When there is a sub-dispute over the scope of the appraisal, the respective parties at interest should take the time to set forth a clear and precise memorandum of appraisal. If there is no appraisal protocol set, then all areas of loss are on the table in the amount of loss and appraisers must be prepared to include or defend any and all property diminished as a result of the claimed peril.
Brief overview of appraisal:
A colleague of mine describes Appraisal as a “quasi-legal proceeding.” In California, appraisal is statutorily defined as an informal proceeding precluding discovery, depositions, or transcriptions.1 At its core appraisal bears similarities to tripartite arbitration2. Tripartite arbitration is a medium for resolution wherein three experts are paneled, two of which are named by their respective and otherwise interested party, and in appraisal, one panel member is chosen by the opposing panel members. This neutral party, commonly referred to as an umpire, holds unifying authority should the appraisers disagree on the amount of loss.
The standard fire policy – dating back to the 19th century – commissions the appraisers to determine the amount-of-loss3. For the amount-of-loss in an insurance claim, appraisers consider “diminutions” (reductions) in value so long as the items in dispute are covered by insurance. Diminution is defined by Webster’s as a “reduction in size, extent, or importance of something.”
“ [appraisal] is one of the only provisions that afford protection to the interests of the insured in equal measure to those afforded the insurer. It has long been a valuable tool to all parties to the insurance contract in most states around the country.” – Jonathan J. Wilkofsky, Esq.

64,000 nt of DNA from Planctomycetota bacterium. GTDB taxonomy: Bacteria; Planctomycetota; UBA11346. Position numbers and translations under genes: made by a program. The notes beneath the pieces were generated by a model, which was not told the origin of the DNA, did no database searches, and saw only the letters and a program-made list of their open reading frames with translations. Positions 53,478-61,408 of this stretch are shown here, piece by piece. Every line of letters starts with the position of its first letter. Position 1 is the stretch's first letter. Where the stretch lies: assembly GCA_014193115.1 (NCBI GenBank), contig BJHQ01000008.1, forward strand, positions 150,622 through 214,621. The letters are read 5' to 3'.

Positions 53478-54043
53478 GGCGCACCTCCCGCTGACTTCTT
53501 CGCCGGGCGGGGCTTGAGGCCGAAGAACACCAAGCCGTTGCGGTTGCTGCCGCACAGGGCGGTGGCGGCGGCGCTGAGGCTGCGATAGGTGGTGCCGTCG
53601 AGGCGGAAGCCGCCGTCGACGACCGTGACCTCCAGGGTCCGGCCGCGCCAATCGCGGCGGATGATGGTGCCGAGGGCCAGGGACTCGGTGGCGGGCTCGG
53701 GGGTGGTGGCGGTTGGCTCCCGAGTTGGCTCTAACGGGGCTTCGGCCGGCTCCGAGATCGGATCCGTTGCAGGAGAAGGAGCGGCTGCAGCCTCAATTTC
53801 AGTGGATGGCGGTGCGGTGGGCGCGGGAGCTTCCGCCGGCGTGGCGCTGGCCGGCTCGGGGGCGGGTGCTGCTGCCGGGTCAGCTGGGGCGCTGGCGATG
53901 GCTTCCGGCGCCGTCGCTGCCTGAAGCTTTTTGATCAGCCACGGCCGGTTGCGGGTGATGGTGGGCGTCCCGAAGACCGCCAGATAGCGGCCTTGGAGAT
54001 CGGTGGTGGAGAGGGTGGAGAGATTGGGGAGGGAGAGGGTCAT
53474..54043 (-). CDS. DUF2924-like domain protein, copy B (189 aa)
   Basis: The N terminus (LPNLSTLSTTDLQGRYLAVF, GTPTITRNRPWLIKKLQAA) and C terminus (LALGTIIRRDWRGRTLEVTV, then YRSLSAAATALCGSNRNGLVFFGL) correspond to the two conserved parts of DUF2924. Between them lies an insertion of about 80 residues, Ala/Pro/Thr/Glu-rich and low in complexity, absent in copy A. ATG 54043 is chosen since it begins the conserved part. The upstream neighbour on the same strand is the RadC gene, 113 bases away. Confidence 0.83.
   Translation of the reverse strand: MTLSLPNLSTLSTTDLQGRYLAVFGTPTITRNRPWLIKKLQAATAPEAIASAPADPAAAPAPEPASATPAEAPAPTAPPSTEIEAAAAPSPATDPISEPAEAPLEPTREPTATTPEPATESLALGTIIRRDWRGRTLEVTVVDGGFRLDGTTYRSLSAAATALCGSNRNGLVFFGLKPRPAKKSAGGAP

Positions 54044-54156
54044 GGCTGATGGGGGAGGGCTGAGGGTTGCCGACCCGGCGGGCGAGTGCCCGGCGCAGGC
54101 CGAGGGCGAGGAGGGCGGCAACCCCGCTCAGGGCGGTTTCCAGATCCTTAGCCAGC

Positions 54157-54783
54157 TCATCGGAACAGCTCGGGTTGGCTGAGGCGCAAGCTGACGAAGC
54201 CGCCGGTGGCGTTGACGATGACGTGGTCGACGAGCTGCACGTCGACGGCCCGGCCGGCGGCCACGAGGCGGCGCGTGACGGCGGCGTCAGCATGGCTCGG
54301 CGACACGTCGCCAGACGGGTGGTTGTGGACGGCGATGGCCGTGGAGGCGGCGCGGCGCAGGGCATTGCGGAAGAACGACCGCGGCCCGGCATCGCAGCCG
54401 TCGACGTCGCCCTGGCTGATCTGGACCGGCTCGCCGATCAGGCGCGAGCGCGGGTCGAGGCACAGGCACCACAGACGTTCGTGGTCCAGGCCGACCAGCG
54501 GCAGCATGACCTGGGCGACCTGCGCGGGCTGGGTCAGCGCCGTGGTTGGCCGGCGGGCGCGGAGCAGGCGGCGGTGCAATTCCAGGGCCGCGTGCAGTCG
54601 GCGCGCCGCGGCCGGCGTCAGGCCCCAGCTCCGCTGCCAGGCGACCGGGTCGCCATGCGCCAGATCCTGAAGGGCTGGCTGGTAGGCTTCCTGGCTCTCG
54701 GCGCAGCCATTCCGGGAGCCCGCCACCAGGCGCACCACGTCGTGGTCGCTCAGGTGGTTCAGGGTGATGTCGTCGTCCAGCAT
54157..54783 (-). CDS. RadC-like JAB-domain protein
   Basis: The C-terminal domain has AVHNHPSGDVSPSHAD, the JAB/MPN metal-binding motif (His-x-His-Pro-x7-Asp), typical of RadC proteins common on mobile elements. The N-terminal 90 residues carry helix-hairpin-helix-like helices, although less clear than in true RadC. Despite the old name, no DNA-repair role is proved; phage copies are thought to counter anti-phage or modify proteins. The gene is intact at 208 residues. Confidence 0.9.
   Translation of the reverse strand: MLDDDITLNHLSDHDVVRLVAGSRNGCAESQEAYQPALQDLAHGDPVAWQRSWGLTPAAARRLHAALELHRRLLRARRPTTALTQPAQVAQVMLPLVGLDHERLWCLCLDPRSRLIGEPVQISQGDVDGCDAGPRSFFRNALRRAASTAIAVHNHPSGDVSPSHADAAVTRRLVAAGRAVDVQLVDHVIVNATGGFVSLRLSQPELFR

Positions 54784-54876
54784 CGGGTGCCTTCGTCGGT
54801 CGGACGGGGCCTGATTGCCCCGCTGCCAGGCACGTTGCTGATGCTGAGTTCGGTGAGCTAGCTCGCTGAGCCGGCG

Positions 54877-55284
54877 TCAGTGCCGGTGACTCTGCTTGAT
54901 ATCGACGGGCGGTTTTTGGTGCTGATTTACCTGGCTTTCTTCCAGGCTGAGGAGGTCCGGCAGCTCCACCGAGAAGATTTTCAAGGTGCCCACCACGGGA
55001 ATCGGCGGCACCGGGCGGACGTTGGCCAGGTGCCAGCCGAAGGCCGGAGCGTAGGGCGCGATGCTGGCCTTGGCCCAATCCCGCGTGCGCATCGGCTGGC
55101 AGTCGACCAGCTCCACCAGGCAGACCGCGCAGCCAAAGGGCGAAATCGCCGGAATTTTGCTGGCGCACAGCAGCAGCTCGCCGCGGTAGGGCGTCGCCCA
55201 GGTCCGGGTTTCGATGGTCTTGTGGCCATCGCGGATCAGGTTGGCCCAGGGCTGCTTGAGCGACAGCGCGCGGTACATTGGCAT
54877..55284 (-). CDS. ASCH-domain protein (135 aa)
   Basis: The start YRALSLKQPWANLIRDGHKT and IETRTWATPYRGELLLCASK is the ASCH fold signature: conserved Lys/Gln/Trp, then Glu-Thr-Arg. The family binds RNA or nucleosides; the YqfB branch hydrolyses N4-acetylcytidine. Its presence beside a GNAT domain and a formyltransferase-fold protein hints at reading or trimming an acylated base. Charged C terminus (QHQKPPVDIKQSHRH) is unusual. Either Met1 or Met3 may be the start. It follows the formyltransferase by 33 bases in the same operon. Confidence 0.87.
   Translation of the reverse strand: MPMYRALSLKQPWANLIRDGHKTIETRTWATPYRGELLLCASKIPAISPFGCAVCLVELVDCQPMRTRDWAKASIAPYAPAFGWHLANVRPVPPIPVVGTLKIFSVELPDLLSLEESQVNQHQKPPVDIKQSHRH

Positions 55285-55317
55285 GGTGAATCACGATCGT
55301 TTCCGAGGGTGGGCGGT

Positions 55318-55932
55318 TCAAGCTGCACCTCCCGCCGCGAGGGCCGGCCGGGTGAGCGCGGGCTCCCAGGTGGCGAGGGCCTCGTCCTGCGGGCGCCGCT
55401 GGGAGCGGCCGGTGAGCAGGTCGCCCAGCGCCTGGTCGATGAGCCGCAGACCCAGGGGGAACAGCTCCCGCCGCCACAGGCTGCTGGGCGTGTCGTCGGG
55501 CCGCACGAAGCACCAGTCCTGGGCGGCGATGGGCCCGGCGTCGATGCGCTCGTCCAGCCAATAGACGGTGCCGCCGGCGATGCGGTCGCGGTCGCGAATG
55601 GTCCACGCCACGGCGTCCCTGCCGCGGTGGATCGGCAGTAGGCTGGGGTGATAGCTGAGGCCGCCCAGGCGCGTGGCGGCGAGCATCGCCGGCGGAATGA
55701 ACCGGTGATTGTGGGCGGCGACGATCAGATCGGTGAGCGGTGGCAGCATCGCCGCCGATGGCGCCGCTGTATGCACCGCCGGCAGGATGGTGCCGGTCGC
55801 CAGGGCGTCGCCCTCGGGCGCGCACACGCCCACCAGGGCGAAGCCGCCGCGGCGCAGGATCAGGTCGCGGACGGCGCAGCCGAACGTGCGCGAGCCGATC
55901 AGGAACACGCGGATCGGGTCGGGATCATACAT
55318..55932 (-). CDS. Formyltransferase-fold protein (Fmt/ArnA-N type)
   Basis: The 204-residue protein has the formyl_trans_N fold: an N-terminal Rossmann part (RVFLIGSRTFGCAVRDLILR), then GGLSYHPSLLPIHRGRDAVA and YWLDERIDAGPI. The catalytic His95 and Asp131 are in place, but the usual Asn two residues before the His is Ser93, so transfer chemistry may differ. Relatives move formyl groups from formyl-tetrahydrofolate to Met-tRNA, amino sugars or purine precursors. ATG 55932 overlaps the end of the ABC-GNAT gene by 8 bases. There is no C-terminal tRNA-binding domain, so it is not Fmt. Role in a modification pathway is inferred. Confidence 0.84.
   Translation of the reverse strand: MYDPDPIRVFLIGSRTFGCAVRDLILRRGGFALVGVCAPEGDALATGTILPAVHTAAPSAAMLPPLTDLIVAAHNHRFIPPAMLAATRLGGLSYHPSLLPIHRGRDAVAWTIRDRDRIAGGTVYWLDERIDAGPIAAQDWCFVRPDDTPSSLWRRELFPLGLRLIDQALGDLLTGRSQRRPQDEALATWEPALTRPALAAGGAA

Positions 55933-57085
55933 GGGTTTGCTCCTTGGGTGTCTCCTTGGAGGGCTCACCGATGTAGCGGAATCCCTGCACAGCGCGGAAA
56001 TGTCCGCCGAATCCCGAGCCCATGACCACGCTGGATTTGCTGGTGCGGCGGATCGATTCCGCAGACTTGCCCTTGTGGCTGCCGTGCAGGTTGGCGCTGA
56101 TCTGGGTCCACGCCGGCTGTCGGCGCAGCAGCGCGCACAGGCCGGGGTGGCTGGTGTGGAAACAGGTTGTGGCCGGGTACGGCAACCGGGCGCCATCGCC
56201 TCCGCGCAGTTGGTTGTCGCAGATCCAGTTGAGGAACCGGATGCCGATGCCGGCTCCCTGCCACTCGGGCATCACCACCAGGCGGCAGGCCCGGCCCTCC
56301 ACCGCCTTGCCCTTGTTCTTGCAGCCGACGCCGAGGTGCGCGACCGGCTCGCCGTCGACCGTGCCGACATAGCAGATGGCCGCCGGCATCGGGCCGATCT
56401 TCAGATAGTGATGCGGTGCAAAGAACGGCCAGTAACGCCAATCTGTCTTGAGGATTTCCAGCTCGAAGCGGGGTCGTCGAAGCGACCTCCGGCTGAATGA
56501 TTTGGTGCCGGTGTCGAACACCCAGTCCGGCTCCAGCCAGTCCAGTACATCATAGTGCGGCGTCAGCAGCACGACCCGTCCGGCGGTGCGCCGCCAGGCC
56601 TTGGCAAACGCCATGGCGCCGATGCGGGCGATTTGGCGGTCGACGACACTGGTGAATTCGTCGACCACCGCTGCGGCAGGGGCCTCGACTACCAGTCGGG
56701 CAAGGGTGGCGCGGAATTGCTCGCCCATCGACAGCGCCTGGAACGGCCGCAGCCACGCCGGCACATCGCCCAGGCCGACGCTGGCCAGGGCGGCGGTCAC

As a practicing appraiser, I have recently come across appraisers who will, at the onset, state that they have unilateral instructions from their respective party at interest to appraise a limited scope of the amount of loss. This can be caused by several issues, i.e., the insured’s omission – intentional or not – of areas of ostensible or non-ostensible damages, e.g. an insured’s assignee asserts a dispute towards the cost of the roof, but omits damages to ensuing or resulting damages, or physical damages to structural fenestrations.
This causes several issues. Foremost, the lack of clear guidance agreed upon by both parties limits the objective capacity of the appraiser. For example, if one appraiser is given explicit instructions to appraise only limited areas, this could appear that the appraiser is less than unbiased and risking their disqualification. Without a formal memorandum agreed to by the parties at interest, the appraisers are tasked with resolving a sub-dispute – if you will – of not only the amount-of-loss, but also what is to be included in the amount of loss. This ambiguity opens doors to slippery slopes, risking the potential for unqualified appraisers to make determinations of matters of law, coverage, or contractual interpretation(s).
What is clear is that an appraisal can be the most efficient method of property dispute if used properly. As stated above, to prevent sub-disputes over the scope of the appraisal, the respective parties at interest should take the time to set forth a clear and precise memorandum of appraisal to effectuate a just and swift settlement.